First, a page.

Online CPD Module l Booklet l PowerPoint Presentation
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Online CPD Module
Presentation time: 60 minutes
With the current proliferation of activity in this area (whether as a litigation tactic or otherwise), this will be a timely discussion for litigators. It is often not clear when an application for disqualification should or should not be made, or, when facing such a challenge, how to respond.
This module is an up-to-date survey of case law and review of relevant New Zealand Rules of Conduct and Client Care and gain more security when advising clients who wish to make an application to disqualify another lawyer in contentious matters.
- Key concepts and sources
- Applications to restrain
- What is or is not sufficient to warrant disqualification
- Defensive lawyering – avoiding problems before they occur.
After this module you will be able to:
- Identify where it is appropriate or not to make an application for disqualification.
- Know how to respond to a disqualification challenge.
- Assess your own risk of challenge.
- Know how to advise contentious clients.
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Authors: Paul Collins, Tim Mullins
Published: 24 March 2015
Any application to debar counsel involves a contest between two interests; the right of a party to instruct counsel of choice, and the obligations of lawyers as officers of the court and as independent counsel in litigation. Lawyers’ obligations in this area also include the professional and statutory obligations to uphold the rule of law and to act in accordance with their fiduciary duties.
The jurisdiction of the High Court to debar counsel was described by the Court of Appeal in the leading case Black v Taylor in the following terms:
The High Court has an inherent jurisdiction to control its own processes except as limited by statute. As an incident of that inherent jurisdiction it determines which persons should be permitted to appear before it as advocate. In determining what categories of person may appear, it does so in accordance with established usage and with what is required in the public interest for the efficient and effective administration of justice...
Another aspect of the inherent jurisdiction is the control of a particular proceeding in the Court. There the Court’s concern is with the administration of justice in a particular case and in the generality of cases and with the associated basic need to preserve confidence in the judicial system. The right to a fair hearing in the Courts is an elementary but fundamental principle of British justice. It reflects the historical insistence of the common law that disputes be settled in a fair, open and even-handed way. It has been a mainspring of the development of administrative law over the past 40 years.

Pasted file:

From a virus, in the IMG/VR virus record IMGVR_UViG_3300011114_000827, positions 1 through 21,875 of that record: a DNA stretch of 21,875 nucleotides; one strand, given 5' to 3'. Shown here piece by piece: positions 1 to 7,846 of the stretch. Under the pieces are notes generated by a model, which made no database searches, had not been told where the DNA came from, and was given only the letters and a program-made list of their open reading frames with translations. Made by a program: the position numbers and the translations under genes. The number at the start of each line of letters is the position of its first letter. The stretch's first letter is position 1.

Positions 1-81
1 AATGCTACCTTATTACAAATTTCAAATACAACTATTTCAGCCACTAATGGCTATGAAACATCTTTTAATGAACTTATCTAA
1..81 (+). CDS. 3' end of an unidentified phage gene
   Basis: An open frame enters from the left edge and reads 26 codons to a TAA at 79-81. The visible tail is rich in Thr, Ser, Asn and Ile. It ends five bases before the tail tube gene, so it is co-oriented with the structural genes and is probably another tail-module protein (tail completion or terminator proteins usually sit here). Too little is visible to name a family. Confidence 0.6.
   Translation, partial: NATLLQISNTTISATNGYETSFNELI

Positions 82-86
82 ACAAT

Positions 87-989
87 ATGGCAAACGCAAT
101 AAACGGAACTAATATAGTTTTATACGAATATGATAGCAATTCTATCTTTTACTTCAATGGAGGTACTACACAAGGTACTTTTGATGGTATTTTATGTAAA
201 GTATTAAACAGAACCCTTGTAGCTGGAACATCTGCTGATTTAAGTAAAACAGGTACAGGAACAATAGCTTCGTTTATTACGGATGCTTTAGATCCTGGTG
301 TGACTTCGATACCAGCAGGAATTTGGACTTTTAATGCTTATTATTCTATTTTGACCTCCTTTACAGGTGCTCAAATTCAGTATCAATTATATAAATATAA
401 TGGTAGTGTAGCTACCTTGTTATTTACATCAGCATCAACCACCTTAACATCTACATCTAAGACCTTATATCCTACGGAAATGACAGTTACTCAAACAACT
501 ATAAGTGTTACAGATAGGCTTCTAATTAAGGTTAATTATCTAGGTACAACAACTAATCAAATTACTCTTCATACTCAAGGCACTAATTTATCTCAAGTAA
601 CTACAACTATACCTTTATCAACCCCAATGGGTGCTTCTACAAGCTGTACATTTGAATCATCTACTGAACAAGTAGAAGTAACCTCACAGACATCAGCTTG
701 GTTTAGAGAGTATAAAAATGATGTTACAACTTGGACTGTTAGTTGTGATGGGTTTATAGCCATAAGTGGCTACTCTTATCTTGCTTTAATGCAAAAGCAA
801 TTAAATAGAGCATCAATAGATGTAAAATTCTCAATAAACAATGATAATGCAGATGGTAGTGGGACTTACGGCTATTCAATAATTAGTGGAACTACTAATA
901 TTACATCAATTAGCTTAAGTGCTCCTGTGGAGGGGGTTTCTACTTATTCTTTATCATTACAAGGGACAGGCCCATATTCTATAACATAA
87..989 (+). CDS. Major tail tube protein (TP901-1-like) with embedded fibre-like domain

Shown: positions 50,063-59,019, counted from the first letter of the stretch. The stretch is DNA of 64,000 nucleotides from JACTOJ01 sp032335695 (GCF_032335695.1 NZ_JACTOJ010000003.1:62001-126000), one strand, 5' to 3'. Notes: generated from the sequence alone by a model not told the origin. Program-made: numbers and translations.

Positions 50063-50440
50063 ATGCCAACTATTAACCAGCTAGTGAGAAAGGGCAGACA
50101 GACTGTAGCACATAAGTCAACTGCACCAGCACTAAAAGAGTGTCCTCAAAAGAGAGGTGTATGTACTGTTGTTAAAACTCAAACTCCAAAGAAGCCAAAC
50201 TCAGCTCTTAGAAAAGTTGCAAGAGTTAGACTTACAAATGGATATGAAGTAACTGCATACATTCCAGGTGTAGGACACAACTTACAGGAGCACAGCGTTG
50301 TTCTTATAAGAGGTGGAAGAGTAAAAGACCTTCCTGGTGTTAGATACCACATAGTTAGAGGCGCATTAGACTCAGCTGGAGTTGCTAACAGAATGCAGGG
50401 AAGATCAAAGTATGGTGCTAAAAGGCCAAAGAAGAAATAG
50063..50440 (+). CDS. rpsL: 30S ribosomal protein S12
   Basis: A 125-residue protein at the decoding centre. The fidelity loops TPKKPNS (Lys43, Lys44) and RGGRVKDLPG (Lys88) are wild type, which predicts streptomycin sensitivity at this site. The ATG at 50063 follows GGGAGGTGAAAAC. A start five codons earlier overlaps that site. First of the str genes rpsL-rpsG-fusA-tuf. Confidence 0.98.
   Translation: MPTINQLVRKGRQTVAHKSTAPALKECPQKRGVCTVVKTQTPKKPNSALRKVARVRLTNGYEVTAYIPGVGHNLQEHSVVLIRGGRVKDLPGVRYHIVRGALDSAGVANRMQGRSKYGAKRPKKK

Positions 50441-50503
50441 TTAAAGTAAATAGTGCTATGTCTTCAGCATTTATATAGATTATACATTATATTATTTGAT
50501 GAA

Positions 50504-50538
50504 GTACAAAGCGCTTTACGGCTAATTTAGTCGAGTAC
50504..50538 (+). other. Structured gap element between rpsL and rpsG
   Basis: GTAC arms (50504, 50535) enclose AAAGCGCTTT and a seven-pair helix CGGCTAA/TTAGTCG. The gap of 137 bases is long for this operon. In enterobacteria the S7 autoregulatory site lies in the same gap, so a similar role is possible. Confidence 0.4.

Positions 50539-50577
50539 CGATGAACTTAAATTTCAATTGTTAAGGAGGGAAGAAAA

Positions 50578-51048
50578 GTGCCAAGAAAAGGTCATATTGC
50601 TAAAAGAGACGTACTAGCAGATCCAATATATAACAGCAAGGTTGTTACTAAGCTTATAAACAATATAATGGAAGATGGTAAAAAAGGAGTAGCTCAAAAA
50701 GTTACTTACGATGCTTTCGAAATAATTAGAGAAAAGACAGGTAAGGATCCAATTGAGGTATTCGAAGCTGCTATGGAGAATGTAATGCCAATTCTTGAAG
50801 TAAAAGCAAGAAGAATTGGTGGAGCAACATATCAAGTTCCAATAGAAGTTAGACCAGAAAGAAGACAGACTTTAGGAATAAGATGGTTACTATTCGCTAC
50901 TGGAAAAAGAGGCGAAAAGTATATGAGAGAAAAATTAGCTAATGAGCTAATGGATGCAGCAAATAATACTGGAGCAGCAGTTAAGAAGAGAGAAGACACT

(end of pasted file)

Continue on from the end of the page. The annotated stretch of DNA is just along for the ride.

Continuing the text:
More recently, in Accent Management Ltd v Commissioner of Inland Revenue
the Court of Appeal described the jurisdiction to debar counsel as requiring a high threshold before an order would be warranted, and spoke of the need for the Court to be alert to the misuse of debarring applications:
The court has jurisdiction to debar counsel or solicitors from acting where that is necessary in order for justice to be done or to be seen to be done. Removal will usually be ordered where counsel will not be able to comply with his or duties to the Court: where there is a conflict of interest, or where there is a real risk that a client will not be represented with objectivity. The threshold for removal is a high one, requiring something extraordinary. The Court should guard against allowing removal applications to be used as a tactical weapon to disadvantage the opposing party.
Black v Taylor
was decided over two decades ago. Counsel opposing the debarring application on that occasion referred to the undesirable prospect of a “disqualification industry” if a debarring order was made.
Although that prediction has not materialised, it is true that there has been a lot of activity in this area over recent years. The purpose of this paper is to identify the underlying principles and to provide guidance about the circumstances in which a debarring application may responsibly be brought or defended, together with some suggestions for how the underlying risks may be managed.
 Black v Taylor
 3 NZLR 403, at 408.
 Accent Management Ltd v Commission of Inland Revenue
 NZCA 155,  3 NZLR 374, at .
 Accent Management
, at  (footnotes omitted).
 Black v Taylor
, at 420.
These are the slides included in the presentation.
Number of Slides: 26